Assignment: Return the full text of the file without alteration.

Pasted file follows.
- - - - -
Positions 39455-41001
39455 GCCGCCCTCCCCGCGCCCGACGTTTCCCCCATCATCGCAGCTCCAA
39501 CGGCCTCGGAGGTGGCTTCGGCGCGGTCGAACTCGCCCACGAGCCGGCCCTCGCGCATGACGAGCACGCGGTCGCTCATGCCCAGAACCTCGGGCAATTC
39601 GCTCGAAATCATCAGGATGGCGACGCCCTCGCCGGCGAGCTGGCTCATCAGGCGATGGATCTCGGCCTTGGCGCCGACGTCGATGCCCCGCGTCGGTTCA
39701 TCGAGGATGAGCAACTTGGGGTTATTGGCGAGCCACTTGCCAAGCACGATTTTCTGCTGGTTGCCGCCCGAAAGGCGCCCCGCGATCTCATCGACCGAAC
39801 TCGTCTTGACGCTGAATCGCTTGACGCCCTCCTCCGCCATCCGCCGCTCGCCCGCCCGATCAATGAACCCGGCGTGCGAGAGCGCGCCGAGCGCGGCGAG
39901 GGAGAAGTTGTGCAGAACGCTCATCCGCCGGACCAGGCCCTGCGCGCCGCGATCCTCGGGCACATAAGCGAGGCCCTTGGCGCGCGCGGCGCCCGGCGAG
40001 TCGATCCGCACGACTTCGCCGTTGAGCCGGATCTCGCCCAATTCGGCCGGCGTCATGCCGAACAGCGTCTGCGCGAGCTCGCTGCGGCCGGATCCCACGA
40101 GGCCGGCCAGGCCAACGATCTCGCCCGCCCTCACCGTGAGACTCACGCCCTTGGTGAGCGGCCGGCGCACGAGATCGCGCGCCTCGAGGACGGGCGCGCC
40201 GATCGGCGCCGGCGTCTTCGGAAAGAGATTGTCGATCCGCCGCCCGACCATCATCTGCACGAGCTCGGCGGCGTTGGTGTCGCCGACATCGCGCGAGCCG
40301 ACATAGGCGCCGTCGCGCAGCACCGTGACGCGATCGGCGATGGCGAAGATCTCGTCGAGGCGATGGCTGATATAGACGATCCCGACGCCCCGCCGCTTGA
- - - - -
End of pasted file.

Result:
Positions 39455-41001
39455 GCCGCCCTCCCCGCGCCCGACGTTTCCCCCATCATCGCAGCTCCAA
39501 CGGCCTCGGAGGTGGCTTCGGCGCGGTCGAACTCGCCCACGAGCCGGCCCTCGCGCATGACGAGCACGCGGTCGCTCATGCCCAGAACCTCGGGCAATTC
39601 GCTCGAAATCATCAGGATGGCGACGCCCTCGCCGGCGAGCTGGCTCATCAGGCGATGGATCTCGGCCTTGGCGCCGACGTCGATGCCCCGCGTCGGTTCA
39701 TCGAGGATGAGCAACTTGGGGTTATTGGCGAGCCACTTGCCAAGCACGATTTTCTGCTGGTTGCCGCCCGAAAGGCGCCCCGCGATCTCATCGACCGAAC
39801 TCGTCTTGACGCTGAATCGCTTGACGCCCTCCTCCGCCATCCGCCGCTCGCCCGCCCGATCAATGAACCCGGCGTGCGAGAGCGCGCCGAGCGCGGCGAG
39901 GGAGAAGTTGTGCAGAACGCTCATCCGCCGGACCAGGCCCTGCGCGCCGCGATCCTCGGGCACATAAGCGAGGCCCTTGGCGCGCGCGGCGCCCGGCGAG
40001 TCGATCCGCACGACTTCGCCGTTGAGCCGGATCTCGCCCAATTCGGCCGGCGTCATGCCGAACAGCGTCTGCGCGAGCTCGCTGCGGCCGGATCCCACGA
40101 GGCCGGCCAGGCCAACGATCTCGCCCGCCCTCACCGTGAGACTCACGCCCTTGGTGAGCGGCCGGCGCACGAGATCGCGCGCCTCGAGGACGGGCGCGCC
40201 GATCGGCGCCGGCGTCTTCGGAAAGAGATTGTCGATCCGCCGCCCGACCATCATCTGCACGAGCTCGGCGGCGTTGGTGTCGCCGACATCGCGCGAGCCG
40301 ACATAGGCGCCGTCGCGCAGCACCGTGACGCGATCGGCGATGGCGAAGATCTCGTCGAGGCGATGGCTGATATAGACGATCCCGACGCCCCGCCGCTTGA